Host Microbe Biology

What Makes Viral Infections Persist and How?

Researchers at the University of Pennsylvania led by Carolina B. Lopez think the answer to the question in the title is DVGs, or defective viral genomes, that occur when a virus replicates so quickly some of its copies don’t contain the right number of genes.  DVGs have long been known to stimulate the immune system and this helps the host clear a viral infection.  Now Lopez and her colleagues have shown that DVGs also stimulate two signaling proteins called TNF 2 and MAVS (mitochondrial anti-viral signaling protein), which help human cells survive viral infections.  MAVS is also called VISA (virus-induced signaling adapter), IPS-1, and Cardif.

If DVGs end up in a cell that doesn’t have the MAVS pathway, the cell dies; but if the cell does have the MAVS pathway, it survives the acute stage of the viral infection with the DVG inside.  That can lead to chronic respiratory problems from respiratory viruses, encephalitis after measles, and persistent Ebola virus that can be passed to another host through body fluids.

“MAVS is engaged during the antiviral response, and only cells that have a lot of DVGs activate this pathway,” said Lopez.  “These data show that our cells are wired to survive if they are engaged in antiviral responses, explaining the paradoxical functions of DVGs.  It seems that, in order to persist, the virus is taking advantage of these host pathways that are there to promote the survival of cells working to eliminate the virus.”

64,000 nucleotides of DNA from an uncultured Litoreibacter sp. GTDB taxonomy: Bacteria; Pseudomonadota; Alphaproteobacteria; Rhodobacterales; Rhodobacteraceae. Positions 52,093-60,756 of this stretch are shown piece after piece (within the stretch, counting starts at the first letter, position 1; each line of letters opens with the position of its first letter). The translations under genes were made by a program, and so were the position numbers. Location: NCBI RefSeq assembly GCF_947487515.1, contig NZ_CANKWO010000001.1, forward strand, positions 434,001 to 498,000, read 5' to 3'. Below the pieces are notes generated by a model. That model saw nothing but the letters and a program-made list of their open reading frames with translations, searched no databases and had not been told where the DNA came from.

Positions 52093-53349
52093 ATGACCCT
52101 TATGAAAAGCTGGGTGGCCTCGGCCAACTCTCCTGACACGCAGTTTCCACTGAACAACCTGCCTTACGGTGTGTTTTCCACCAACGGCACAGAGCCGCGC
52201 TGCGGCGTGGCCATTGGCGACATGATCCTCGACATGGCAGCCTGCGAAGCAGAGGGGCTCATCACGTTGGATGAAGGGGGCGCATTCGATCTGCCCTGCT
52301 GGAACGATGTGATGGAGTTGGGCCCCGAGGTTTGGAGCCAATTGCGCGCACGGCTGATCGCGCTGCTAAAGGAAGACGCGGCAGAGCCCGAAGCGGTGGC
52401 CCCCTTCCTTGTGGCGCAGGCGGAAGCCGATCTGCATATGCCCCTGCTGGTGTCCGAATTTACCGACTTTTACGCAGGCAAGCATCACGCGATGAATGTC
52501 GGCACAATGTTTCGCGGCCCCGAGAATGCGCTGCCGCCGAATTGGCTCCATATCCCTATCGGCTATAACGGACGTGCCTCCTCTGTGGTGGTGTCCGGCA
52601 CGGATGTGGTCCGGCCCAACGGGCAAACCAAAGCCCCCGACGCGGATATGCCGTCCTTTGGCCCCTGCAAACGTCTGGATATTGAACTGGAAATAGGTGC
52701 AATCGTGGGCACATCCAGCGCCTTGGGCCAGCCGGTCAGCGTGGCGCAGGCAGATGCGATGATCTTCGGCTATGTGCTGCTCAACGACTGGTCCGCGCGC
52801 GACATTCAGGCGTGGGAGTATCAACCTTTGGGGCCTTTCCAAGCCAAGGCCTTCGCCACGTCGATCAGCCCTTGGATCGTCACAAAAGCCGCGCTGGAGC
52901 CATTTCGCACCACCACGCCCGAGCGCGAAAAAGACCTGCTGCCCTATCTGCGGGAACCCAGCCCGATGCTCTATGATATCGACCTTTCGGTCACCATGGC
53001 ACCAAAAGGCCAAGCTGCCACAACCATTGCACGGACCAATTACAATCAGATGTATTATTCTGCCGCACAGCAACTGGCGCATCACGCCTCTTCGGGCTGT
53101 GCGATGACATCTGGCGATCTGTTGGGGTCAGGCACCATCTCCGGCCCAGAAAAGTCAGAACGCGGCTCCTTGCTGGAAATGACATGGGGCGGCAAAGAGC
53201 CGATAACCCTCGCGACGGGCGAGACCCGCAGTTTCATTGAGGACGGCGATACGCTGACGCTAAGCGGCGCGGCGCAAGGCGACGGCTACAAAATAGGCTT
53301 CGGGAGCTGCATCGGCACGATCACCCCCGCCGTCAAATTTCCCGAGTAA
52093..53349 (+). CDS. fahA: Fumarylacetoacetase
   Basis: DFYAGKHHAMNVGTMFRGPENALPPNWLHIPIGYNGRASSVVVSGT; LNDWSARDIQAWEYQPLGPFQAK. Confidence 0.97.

The team’s next step is to conduct in vivo experiments to make sure their findings hold in that setting.  They are also curious about the dual roles of TNF, which may explain why TNF-targeted therapies haven’t always produced expected results.

“I want to see if there’s a way we can harness this pathway to minimize and avoid the persistence of these viruses, which is really relevant if we think about the chronic diseases associated with some of these respiratory viruses,” said Lopez.

Caption: Seemingly acute viral infections can persist in spite of viruses triggering an immune response. Researchers from the University of Pennsylvania found that cells enriched with defective viral genomes, labeled in green, were more likely to survive infection than cells with full-length viral genomes, labeled in yellow-orange.
Credit: University of Pennsylvania
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For more information, go to the October 6 issue of Nature Communications.